A super PAC has raised $4 million and has collected 200,000 signatures for Dr. Ben Carson's candidacy for the Republican presidential nomination in 2016 — but he hasn't yet been persuaded to run.
John Philip Sousa IV, national chairman for the PAC, National Draft Ben Carson for President Committee
, says members are pushing the retired physician on a daily basis, sending him petition drive updates, "clamorings" to run and more, reports Fox News
, and the group believes that a Carson campaign could change the country and its politics.
Sousa, the great-grandson of famed late American composer John Philip Sousa, said his group likes Carson because he "doesn't whine like some other Republicans. He brings a solution to the table."
The fundraising numbers are so far competitive with those coming in for other potential candidates, reports Fox. For example, Kentucky Republican Sen. Rand Paul has raised about $4.7 million.
But unlike Paul, Carson has never held political office, and is not expected to make a decision if he wants to run until next year. He told "The Steve Malzberg Show"
on Newsmax TV earlier this year that only extraordinary circumstances could drive him to throw his hat in the ring.
"If circumstances presented themselves in such a way that there were a lot of people clamoring for me to do that and there was no other candidate that was really receiving a lot of traction, I would certainly have to give it consideration," Carson said in January.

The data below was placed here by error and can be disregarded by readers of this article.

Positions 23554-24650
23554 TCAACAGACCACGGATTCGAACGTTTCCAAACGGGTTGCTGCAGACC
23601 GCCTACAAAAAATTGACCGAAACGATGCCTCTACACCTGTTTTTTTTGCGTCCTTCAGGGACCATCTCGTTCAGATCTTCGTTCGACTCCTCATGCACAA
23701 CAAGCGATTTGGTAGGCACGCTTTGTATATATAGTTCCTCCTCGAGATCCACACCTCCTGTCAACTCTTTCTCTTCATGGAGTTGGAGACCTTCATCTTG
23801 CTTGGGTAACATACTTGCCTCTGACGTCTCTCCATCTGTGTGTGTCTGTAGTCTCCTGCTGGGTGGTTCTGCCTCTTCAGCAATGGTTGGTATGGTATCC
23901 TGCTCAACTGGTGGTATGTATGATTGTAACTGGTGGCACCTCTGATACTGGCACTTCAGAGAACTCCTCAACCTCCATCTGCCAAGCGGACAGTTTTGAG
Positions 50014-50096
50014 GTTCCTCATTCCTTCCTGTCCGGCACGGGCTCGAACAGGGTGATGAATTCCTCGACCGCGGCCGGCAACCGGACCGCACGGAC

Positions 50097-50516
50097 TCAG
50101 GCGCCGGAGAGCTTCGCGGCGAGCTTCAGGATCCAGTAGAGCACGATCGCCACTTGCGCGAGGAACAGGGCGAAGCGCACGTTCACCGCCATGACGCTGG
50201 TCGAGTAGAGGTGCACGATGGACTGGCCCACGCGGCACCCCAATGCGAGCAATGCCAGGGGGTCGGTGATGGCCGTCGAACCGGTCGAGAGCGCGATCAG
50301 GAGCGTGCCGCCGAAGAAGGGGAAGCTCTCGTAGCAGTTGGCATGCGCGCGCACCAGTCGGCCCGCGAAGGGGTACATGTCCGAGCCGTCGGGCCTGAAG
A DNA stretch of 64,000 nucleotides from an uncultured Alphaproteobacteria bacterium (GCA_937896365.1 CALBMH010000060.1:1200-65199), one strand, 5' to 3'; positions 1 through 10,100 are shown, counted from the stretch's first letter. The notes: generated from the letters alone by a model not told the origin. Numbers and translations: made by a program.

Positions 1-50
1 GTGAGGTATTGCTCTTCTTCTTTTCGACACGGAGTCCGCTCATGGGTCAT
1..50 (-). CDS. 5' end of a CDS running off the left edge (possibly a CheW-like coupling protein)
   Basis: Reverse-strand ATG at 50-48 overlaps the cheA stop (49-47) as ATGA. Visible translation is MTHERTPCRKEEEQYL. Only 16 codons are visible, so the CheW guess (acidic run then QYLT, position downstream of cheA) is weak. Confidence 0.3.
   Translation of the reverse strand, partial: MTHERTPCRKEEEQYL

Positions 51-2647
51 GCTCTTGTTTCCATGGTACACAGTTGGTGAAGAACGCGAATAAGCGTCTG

Sousa told Fox, though, that his group has feelers out to three regional political directors and has been working toward building the infrastructure for a potential Carson campaign.
The PAC is also already running advertisements on television and in direct mailings in hopes to increase Carson's name recognition. The former director of pediatric neurosurgery at Johns Hopkins University can help draw Republicans, Reagan Democrats, and 17 percent of the minority vote, the group believes.
"We have a strategy that goes beyond saying 'You need another black president,'" said Sousa. "And we’re going to take away those voters from Democrats."
Carson has remained in the public eye ever since his February 2013 Prayer Breakfast speech, in which he slammed the federal debt and more while President Barack Obama sat a few feet away.
Since then, the retired doctor has continued to make speeches and is a publisher for The Washington Times' digital magazine, American CurrentSee, which is aimed at conservative blacks. He also writes op-ed pieces for several publications.
Momentum is also growing for a Carson campaign outside the PAC. He finished in third place in the Conservative Political Action Conference’s poll and tied in third in the Northeast Republican Leadership Conference’s poll.
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